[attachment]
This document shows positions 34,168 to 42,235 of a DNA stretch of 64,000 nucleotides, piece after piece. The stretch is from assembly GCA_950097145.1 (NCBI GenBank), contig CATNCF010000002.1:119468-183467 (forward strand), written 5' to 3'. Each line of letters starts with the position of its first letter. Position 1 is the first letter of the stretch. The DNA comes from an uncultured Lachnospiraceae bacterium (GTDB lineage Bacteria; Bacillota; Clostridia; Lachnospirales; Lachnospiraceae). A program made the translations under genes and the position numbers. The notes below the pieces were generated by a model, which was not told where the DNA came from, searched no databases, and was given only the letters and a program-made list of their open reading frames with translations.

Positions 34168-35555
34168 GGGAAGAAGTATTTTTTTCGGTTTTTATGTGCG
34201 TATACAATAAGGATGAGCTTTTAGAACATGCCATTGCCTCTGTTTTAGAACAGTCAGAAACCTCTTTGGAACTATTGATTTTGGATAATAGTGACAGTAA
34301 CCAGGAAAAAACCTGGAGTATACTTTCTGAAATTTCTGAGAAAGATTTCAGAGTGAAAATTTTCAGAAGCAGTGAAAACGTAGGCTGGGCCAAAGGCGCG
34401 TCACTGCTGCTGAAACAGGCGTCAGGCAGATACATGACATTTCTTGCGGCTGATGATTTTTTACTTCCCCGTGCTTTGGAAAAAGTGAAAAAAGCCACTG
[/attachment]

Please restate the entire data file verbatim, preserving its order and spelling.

This document shows positions 34,168 to 42,235 of a DNA stretch of 64,000 nucleotides, piece after piece. The stretch is from assembly GCA_950097145.1 (NCBI GenBank), contig CATNCF010000002.1:119468-183467 (forward strand), written 5' to 3'. Each line of letters starts with the position of its first letter. Position 1 is the first letter of the stretch. The DNA comes from an uncultured Lachnospiraceae bacterium (GTDB lineage Bacteria; Bacillota; Clostridia; Lachnospirales; Lachnospiraceae). A program made the translations under genes and the position numbers. The notes below the pieces were generated by a model, which was not told where the DNA came from, searched no databases, and was given only the letters and a program-made list of their open reading frames with translations.

Positions 34168-35555
34168 GGGAAGAAGTATTTTTTTCGGTTTTTATGTGCG
34201 TATACAATAAGGATGAGCTTTTAGAACATGCCATTGCCTCTGTTTTAGAACAGTCAGAAACCTCTTTGGAACTATTGATTTTGGATAATAGTGACAGTAA
34301 CCAGGAAAAAACCTGGAGTATACTTTCTGAAATTTCTGAGAAAGATTTCAGAGTGAAAATTTTCAGAAGCAGTGAAAACGTAGGCTGGGCCAAAGGCGCG
34401 TCACTGCTGCTGAAACAGGCGTCAGGCAGATACATGACATTTCTTGCGGCTGATGATTTTTTACTTCCCCGTGCTTTGGAAAAAGTGAAAAAAGCCACTG